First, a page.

Author Archives: Christopher J. Walker

Paul Ray Has Been Nominated to Serve as OIRA Administrator

by Christopher J. Walker — Wednesday, Oct. 2, 2019@chris_j_walker

Per the White House press release: Paul J. Ray of Tennessee, to be the Administrator of the Office of Information and Regulatory Affairs, Office of Management and Budget. Paul J. Ray has served as the Acting Administrator of the Office of Information and Regulatory Affairs for the last six months and as Associate Administrator since […]

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My Jotwell Review of Grove’s Presidential Laws and the Missing Interpretive Theory

by Christopher J. Walker — Wednesday, Oct. 2, 2019@chris_j_walker

Last week over at Jotwell, I reviewed a terrific new article by Tara Leigh Grove entitled Presidential Laws and the Missing Interpretive Theory, which is forthcoming in the University of Pennsylvania Law Review. Here’s a snippet from my review: Although we spend some time on what then-Professor Elena Kagan coined “presidential administration” [in my 1L […]

Register Now! 2019 ABA Administrative Law Conference, 11/14-11/15, in DC

by Christopher J. Walker — Tuesday, Oct. 1, 2019@chris_j_walker

2019 Administrative Law Conference November 14-15, 2019 | Walter E. Washington Convention Center | Washington, DC We are excited to announce that the brochure for the 2019 Administrative Law Conference is now available! This year’s conference features 20 panels with 12.5 Hours CLE, including 1.5 hours of Ethics Credit, to be requested. View the 2019 […]

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Administrative Law SSRN Reading List, August 2019 Edition

by Christopher J. Walker — Monday, Sept. 30, 2019@chris_j_walker

September has been busy, and I’m just barely getting this month’s post up before October begins. But there were a lot of great new administrative law papers in August! I wish I had time to include short annotations this month. Here is the August 2019 Edition of the most-downloaded recent papers (those announced in the […]

Call for Papers: Federalist Society Article I Initiative Writing Contest on Nondelegation Doctrine

by Christopher J. Walker — Sunday, Sept. 15, 2019@chris_j_walker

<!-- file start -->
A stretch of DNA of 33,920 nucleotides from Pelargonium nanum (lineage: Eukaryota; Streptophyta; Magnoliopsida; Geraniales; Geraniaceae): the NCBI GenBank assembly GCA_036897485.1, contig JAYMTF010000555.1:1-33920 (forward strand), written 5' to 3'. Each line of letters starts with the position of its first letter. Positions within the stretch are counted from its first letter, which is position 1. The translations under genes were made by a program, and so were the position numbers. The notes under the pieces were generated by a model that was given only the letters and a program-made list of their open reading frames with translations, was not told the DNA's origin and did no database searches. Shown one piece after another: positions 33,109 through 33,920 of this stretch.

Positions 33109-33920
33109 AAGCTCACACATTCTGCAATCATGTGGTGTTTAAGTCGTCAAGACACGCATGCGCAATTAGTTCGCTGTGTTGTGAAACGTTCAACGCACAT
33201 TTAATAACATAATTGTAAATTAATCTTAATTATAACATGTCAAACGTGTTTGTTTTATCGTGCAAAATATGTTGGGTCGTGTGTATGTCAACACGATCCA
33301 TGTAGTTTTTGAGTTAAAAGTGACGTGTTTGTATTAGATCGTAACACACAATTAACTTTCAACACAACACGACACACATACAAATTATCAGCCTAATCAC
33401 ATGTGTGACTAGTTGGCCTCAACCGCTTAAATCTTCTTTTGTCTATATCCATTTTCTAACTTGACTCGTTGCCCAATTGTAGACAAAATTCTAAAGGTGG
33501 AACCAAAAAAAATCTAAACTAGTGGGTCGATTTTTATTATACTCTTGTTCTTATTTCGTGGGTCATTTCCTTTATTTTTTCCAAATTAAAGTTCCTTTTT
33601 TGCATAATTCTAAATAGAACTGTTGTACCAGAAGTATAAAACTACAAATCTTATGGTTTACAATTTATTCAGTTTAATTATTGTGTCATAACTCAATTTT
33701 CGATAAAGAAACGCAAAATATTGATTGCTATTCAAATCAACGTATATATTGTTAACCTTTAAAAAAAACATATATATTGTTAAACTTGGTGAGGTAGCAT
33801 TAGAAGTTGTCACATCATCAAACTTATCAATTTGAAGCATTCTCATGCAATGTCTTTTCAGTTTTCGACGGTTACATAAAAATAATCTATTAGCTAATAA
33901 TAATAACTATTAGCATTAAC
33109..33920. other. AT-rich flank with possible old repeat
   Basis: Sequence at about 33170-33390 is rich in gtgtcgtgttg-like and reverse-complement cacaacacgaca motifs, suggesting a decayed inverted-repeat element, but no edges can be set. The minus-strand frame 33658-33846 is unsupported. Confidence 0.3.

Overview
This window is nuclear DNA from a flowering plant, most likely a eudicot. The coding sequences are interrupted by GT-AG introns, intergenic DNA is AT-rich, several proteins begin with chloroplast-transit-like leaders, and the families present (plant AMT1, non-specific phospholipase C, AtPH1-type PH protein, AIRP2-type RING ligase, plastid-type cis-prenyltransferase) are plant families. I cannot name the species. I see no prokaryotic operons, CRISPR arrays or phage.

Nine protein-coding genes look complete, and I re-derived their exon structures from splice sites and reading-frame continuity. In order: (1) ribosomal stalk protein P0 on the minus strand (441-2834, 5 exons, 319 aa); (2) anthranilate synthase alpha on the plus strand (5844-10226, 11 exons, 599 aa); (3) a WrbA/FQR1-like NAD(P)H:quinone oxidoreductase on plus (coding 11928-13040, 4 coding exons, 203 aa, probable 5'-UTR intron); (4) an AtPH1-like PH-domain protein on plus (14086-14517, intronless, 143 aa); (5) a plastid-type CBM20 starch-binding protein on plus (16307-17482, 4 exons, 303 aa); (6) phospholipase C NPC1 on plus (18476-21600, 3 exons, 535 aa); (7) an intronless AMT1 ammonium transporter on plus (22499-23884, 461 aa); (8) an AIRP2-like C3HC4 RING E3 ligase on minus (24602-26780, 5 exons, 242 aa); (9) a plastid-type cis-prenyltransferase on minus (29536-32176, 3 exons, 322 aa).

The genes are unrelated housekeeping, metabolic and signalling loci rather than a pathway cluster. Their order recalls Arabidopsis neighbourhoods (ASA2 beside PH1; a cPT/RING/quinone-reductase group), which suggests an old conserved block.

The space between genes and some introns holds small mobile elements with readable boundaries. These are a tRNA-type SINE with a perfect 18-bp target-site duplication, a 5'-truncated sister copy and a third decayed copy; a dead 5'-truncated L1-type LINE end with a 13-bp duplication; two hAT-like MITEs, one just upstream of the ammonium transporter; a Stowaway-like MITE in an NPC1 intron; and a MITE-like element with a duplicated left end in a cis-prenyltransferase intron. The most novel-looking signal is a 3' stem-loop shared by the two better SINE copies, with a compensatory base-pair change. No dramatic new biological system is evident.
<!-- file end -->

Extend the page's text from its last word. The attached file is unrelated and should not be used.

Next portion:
From for the Federalist Society website, here are the details on this year’s Article I Initiative Writing Contest: The Nondelegation Doctrine: Intelligible Principle or Unworkable Standard? The Federalist Society’s Article I Initiative is focused on the critical issue of why the modern Congress is not functioning as the most powerful branch as envisioned by the […]

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Administrative Law SSRN Reading List, July 2019 Edition

by Christopher J. Walker — Monday, Aug. 26, 2019@chris_j_walker

With the end of summer and start of classes, August has been a busy one. But here is the July 2019 Edition of the most-downloaded recent papers (those announced in the last 60 days) from SSRN’s U.S. Administrative Law eJournal, which is edited by Bill Funk. The President’s Tax Returns by Andy Grewal The Solicitor […]

Iowa Law Review Symposium Issue: Administering Patent Law

by Christopher J. Walker — Thursday, Aug. 22, 2019@chris_j_walker

The Iowa Law Review just published a terrific symposium at the intersection of administrative law and patent law, to which I contributed an essay entitled Constitutional Tensions in Agency Adjudication. Here’s a snippet from the symposium’s introduction, penned by the faculty symposium organizer Jason Rantanen (footnotes omitted): The United States Patent and Trademark Office (“USPTO”) […]

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Call for Papers: ACS Junior Scholars Public Law Workshop @ AALS 2020

by Christopher J. Walker — Tuesday, Aug. 20, 2019@chris_j_walker

From the American Constitution Society: To further its mission of promoting the vitality of the U.S. Constitution and the fundamental values it expresses — individual rights and liberties, genuine equality, access to justice, democracy and the rule of law — ACS is pleased to announce a call for papers for a workshop on public law to […]

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Democratizing Administrative Law Symposium @ Law and Political Economy Blog

by Christopher J. Walker — Monday, Aug. 12, 2019@chris_j_walker

The Law and Political Economy Blog is hosting a really fascinating symposium entitled Democratizing Administrative Law. The symposium contributions are collected here. And here are links to the contributions published to date: Democratizing Administrative Governance: How the Civil Rights Movement Shaped Medicare’s Implementation, by David Barton Smith Reclaiming Notice and Comment, by Matthew Cortland & Karen Tani Critics […]

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Procedural Politicking and Auer Deference

by Christopher J. Walker — Thursday, Aug. 8, 2019@chris_j_walker

Rachel Potter’s new book Bending the Rules: Procedural Politicking in the Bureaucracy is an absolute must-read for those interested in agency rulemaking and in administrative law and regulatory practice more generally. As the title suggests, the book explores empirically and theoretically how agency officials — both career civil servants and political appointees — leverage procedural […]